“CAUTION: Avoid eye contact. Keep out of reach of children and pets (I’m sure they don’t want kids and pets to drink the stuff to quench their thirst, but Mrs. Meyers and co. don’t give us instructions on their small bottles to rinse our insides and go to the hospital for treatment either. Perhaps because it’s not necessary and they are not afraid of lawsuits because there won’t be any?). If product gets in eyes, rinse with water.”

That’s it. You decide how long you want to rinse your eyes for. Not 15-20 minutes where your arms fall off.

“Then why do you have Clorox in your house, within easy reach?” You ask. Fair question. But ahem, Mr. Husband, who believes in the power of Mr. Clorox. He was raised in the culture, no offense. He had hoarded quite a few in the upstairs storage closet in case of Armageddon, including a cracked bottle that I had to clean up.

But back to the story. At 3:30 my alarm went off and reminded me to go out for an errand. As I got in the car my right eye had an itch, so I rub my eye like a normal human being would. The itch didn’t go away, but got worse instead. So I rubbed some more, for about a minute or two, until I realized that it’s here to stay and I needed to do something different. I searched for a bottle of saline eye drop: I was driving my husband’s car, and he stores these little bottles everywhere because he can’t live without them. At work he deals with the constant use of Clorox every day. I put a couple of drops in my eye, and the itch stopped.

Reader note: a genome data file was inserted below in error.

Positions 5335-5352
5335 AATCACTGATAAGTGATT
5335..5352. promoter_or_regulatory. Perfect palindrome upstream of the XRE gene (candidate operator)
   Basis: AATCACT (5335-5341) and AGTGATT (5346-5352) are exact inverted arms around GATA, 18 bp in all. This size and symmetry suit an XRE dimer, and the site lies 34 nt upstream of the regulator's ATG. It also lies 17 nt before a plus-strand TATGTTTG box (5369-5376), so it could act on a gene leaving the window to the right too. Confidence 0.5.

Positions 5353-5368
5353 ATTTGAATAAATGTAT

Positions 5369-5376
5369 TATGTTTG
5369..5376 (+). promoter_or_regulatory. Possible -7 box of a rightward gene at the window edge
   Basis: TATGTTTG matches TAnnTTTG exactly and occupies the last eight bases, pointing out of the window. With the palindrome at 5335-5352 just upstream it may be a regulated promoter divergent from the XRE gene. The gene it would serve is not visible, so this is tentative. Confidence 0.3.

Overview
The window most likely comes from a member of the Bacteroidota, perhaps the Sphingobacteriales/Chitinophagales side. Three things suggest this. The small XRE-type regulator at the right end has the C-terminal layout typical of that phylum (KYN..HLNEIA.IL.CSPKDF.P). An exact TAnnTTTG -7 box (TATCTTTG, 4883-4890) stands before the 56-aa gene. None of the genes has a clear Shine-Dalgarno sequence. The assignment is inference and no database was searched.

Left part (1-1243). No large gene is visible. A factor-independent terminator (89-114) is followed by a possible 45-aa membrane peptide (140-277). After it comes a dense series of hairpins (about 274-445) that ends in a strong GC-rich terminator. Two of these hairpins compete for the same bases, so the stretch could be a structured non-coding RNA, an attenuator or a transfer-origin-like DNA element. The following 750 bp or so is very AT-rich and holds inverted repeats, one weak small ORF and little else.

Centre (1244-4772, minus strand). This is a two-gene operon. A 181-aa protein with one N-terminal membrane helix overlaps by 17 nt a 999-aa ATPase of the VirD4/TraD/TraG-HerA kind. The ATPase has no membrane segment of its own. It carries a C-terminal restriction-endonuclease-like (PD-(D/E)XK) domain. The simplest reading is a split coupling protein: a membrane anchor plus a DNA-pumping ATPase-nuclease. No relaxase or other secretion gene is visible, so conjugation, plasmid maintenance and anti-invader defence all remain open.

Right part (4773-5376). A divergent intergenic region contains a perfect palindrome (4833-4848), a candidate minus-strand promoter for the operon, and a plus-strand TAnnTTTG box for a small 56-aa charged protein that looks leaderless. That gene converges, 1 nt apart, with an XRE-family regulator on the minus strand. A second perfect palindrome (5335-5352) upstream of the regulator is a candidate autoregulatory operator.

But the damage was already done. By the time I got to the post office and got out of the car, I had become extremely self-conscious about the sorry state my right eye was presenting to the world. In the Covid-cautious world of ours, I was trying to sneak in and out of the post office as quickly as possible so that no one saw me and my eye and suspected that I was carrying and spreading deadly viruses irresponsibly. To the two people that saw me in the parking lot, I should have reassured them by saying, “it’s ok! It’s only Mr. Clorox!”

By the time I finished my errands and got home (the whole outing lasted 20 minutes at the most), my right eye had been swollen almost completely shut (substantial but temporary eye injury). I got in the door and told my kids that I was in trouble. They examined my eye in sympathy, and I told them that I was going to take a shower and deal with it. After ditching my clothes in the wash, I scrubbed myself thoroughly from top to bottom. Then, instead of rinsing my eye for 15-20 minutes and have no arms afterwards, I soaked my eye in a cup of rose water for about a minute and kept my arms, so that I could rinse my sinus with my nettipot right after. I covered my eye with a white gauze so that it could rest.